To learn more, I visit Isis and talk to Herb Askew, who runs a team of six administrators specialising in physical science (another team looks after life sciences). Like Cook – and practically everybody else at Isis – Askew has extensive experience of both research and corporate finance – stemming in this case from spells at Castrol, Alcan and in the City. In his capacity as investor, Askew once walked away from a deal with Isis – in the period before Tim Cook arrived – because he didn’t feel they understood the requirements of commerce.
Back then, he says, most academics had no interest in the commercial aspects of their work. Even those with a patent to their name would commonly not bother to include that on a CV. (Much greater prestige attached to papers published in academic journals.) Still today, some don’t understand that their inventions cannot be patented if any details have been published elsewhere.
“If people come up with some research,” he says, “and they want it published in a journal, we say, ‘OK, but please give us a look first.’” Not so long ago, he says, “Somebody went off to a conference in the States, and suddenly a colleague came in and said, ‘This is the paper he’s going to deliver this evening.’ Recognising a valuable proposition, Isis got to work, turning round a patent application in seven hours. “But if you publish that, the buggers [academics] will think that’s all the notice we need, and we need much more. Even a week is not a great amount of time, but it’s better than seven hours.”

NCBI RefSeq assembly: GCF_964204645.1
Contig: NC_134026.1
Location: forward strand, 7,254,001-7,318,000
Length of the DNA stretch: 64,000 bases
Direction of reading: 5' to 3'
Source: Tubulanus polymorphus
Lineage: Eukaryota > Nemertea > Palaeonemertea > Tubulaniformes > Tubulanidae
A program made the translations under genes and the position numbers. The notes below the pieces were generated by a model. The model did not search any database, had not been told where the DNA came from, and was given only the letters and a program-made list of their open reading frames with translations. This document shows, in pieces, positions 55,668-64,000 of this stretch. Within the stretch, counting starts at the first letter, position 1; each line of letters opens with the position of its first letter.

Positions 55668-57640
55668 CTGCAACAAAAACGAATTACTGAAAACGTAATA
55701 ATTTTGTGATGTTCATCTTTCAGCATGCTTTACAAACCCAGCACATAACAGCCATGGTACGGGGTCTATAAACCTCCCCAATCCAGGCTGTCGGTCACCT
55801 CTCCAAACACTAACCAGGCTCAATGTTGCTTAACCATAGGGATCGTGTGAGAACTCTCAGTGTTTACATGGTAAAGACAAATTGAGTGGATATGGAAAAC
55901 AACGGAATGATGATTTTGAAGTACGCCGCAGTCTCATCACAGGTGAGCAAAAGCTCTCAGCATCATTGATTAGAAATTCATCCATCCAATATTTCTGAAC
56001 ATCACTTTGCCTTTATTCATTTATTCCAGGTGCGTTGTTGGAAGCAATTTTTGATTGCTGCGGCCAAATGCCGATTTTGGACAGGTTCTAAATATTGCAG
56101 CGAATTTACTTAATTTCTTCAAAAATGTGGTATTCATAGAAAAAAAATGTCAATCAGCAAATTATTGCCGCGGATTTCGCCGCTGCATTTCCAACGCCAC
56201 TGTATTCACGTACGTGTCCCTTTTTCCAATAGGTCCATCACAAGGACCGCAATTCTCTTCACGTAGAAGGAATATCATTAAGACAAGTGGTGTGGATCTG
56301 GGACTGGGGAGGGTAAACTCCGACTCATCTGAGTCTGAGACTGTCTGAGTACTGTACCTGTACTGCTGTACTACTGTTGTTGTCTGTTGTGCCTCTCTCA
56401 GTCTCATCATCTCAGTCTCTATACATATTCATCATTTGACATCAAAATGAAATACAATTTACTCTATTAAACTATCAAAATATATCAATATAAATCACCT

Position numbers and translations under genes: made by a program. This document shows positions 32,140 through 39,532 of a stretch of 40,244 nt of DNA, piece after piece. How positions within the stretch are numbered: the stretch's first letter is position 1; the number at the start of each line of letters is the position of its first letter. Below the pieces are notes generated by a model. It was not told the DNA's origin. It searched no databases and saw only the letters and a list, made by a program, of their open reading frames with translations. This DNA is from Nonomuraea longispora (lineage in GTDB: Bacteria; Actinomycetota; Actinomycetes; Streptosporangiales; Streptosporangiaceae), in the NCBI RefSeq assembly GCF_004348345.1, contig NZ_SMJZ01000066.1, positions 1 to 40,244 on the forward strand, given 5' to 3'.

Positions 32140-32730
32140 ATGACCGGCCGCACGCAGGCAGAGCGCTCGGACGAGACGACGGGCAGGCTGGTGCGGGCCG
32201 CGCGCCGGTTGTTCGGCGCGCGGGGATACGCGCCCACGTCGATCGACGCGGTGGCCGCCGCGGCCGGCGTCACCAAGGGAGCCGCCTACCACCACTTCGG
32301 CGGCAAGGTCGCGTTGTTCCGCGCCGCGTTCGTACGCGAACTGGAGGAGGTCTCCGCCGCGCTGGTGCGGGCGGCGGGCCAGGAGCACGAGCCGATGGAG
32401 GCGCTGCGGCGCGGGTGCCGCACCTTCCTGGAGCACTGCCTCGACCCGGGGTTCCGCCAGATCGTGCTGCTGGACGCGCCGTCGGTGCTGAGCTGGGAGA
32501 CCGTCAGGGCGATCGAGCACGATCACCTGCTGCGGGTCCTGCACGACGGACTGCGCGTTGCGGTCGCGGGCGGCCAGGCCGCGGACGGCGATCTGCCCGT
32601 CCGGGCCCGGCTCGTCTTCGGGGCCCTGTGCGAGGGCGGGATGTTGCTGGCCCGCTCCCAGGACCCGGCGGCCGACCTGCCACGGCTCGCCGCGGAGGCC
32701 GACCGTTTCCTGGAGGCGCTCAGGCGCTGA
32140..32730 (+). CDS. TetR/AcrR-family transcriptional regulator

Askew takes a typical file, drops it heavily on the table, and opens it up. Inside, it contains a generalised description of the idea, research notes crammed with arcane symbols and terminology, and a receipt from the Patent Office. Then there are international search reports – costly investigations to check that nobody else has had this particular idea – and papers relating to patent applications in overseas jurisdictions. “You have to decide how many countries you want,” says Askew. “The US, Europe and Japan is probably enough. The Japanese application has to be translated, and that is where we start picking up some very heavy costs.” (More expensive still, scientists must sometimes be flown abroad to answer questions by overseas examiners.)
As he closes the file, I can’t help noticing a familiar name among the four applicants – our friend with the powders, professor Dobson. That’s right, says Askew. “Dobson’s quite commercial, for an academic.” The compliment is not intended to be backhanded; but it’s telling that Askew expresses it like that. Dobson would probably put it the same way himself. Despite having nearly 30 patents to his name, and despite complaining about the cramped university labs, in a converted girl’s school, he’s happier being an academic than a businessman. Before taking up his post at Oxford, Dobson quit a job at Imperial College to work in industry at Phillips. But he missed the academic environment. “Come October, I started to miss the lecturing… Most of us scientists realise we’re not going to make good managing directors.” (Though he co-founded Oxonica, and owns a good part of it, Dobson leaves the management to executives hired by Isis.)